How to Read Music Notes: Intro to Written Music
Music notation (written music) isn’t music… at least not yet.
Before embarking on our journey toward learning how to read music notes, we first need to clarify our understanding of what written music really is, and its role in the music-making process. Now that we have an overview of how the staff works, it’s time to take a step back and try to gain a better perspective on the whole idea and purpose of written music.
What Music Notation Is (And What It Isn’t)
Written music is simply a set of instructions about how music should be played or performed. It’s not actually music, at least not until someone follows those instructions and turns them into sound.
In this way, it’s different than language. Language can take the form of speech or writing, but either method works just as well to convey ideas or messages. The message is what’s important, and it doesn’t matter how we receive it.
Music, on the other hand, is sound itself. Music notation that’s written down on paper is just a system of instructions with which we can make music. Even if we “hear it” in our heads, it’s not actually music yet. This may seem obvious, but it’s actually really important to appreciate.
Streamline the Reading Process
OK, so we’ve established that music notation is nothing more than a set of instructions for a particular musical piece. But what kind of instructions are we talking about?
Well, there are actually hundreds, or even thousands, of possible instructions you might see on a piece of music. Here’s the good news, though: it’s possible to simplify this giant mess of symbols and indications into just a few basic types of musical information. Here’s how it works –
All the various instructions we might find in written music can be organized into three simple categories:
1) What to play (which notes to play)
2) When to play
3) How to play the notes (including the type of sound to use)
That’s all there is to it. Any indications on a piece of sheet music, whether they’re various kinds of musical symbols, or words in (sometimes) foreign languages, will fall into one of these 3 general categories:
Learning how to read music notes really means learning to understand and interpret these 3 basic types of instructions at once: the what, the when, and the how. At first, this is a bit like trying to pat your head while rubbing your stomach at the same time. But with practice and conditioning, it eventually becomes second nature.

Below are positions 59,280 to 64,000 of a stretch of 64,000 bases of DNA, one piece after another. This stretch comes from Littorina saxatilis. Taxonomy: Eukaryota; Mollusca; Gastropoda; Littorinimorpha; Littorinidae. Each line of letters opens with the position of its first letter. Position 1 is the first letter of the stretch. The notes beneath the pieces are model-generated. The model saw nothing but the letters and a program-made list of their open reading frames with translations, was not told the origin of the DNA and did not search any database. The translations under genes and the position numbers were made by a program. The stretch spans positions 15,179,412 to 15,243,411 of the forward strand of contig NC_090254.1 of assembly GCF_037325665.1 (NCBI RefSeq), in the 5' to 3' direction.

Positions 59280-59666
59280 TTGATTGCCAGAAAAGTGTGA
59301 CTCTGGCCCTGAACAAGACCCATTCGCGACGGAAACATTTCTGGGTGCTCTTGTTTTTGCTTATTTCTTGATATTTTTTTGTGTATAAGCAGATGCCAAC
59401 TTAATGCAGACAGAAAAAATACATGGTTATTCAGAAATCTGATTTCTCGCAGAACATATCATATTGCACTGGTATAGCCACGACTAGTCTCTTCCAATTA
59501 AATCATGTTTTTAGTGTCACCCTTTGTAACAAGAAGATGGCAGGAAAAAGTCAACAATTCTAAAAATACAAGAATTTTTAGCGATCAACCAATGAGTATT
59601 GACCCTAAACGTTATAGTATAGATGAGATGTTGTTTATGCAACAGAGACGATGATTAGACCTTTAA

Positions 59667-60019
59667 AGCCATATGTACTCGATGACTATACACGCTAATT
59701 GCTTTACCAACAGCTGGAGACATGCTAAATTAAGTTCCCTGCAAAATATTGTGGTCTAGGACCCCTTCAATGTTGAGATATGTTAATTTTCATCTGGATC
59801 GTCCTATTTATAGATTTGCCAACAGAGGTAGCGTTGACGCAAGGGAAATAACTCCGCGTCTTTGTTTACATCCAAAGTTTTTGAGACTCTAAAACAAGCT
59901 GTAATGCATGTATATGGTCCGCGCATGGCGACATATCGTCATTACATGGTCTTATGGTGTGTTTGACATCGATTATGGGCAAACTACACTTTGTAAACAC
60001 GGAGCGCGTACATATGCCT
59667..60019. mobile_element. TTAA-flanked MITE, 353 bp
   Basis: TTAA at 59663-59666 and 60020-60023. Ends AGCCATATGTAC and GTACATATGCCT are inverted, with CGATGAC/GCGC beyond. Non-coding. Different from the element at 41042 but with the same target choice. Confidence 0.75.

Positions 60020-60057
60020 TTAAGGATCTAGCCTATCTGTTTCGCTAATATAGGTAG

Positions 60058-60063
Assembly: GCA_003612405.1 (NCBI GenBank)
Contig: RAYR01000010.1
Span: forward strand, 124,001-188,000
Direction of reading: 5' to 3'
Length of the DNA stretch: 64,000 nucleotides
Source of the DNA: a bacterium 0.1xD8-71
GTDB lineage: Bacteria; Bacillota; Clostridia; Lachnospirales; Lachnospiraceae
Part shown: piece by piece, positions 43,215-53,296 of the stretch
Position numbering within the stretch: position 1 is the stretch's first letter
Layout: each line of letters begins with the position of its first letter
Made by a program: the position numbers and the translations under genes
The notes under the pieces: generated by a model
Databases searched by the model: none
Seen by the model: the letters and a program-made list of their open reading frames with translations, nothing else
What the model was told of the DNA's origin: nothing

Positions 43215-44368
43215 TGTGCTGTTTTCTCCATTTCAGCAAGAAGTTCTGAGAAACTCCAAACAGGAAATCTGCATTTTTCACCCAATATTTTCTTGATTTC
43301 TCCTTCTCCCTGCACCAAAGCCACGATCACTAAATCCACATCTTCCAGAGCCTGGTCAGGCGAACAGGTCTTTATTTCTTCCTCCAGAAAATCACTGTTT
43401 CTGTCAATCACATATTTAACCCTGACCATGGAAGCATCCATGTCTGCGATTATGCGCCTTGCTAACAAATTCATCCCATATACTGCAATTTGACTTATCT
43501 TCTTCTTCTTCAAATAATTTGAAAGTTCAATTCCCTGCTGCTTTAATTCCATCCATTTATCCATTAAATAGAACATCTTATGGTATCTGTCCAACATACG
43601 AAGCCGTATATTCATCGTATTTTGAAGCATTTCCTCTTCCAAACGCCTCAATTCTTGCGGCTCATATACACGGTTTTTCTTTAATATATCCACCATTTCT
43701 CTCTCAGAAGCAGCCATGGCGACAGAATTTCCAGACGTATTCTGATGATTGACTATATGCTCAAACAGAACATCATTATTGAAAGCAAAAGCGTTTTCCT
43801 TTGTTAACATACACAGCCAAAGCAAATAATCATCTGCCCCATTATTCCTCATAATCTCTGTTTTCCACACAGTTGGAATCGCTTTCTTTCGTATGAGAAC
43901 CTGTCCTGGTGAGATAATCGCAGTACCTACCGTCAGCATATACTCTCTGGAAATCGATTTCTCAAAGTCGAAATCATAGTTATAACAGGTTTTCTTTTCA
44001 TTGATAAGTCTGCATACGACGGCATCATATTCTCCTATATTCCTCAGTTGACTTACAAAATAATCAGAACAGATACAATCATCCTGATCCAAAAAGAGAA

One Step at a Time
The best way to improve your reading is to first focus on each skill separately. And that’s exactly how we’re going to approach it. Here’s an overview of the step-by-step process we’re going to use to learn how to read music notes:
Step 1 – First we will learn all about the “what” of music – which notes to play. This includes learning which notes correspond to the lines and spaces of the staff. This is the pitch aspect of music
Step 2 – Next we will learn rhythm, the “when” of music. This includes how fast to play, when to play, how long to hold each note, and more.
Step 3 – The final step in the process of learning how to read music notes will be the last area of music notation, the “how”.
Some examples of “how” to play music would include whether it should be played loudly or quietly (known as ‘dynamics’), whether to emphasize or accent certain notes, to play notes short, long, etc. Also included in this category are indications of specific ways to play an instrument that alter the sound or tone quality, such as applying heavy distortion to an electric guitar, or using a mute on a trumpet.
All these types of instructions, and more, are included in the “how” of written music. We can view this as sort of the icing on the cake; taking the specific pitches and rhythms, and making a performance out of them. First, we learn the notes and rhythms, then we add the “how”(the dynamics, articulations, etc.), and the result is music notation that jumps off the page into the real world.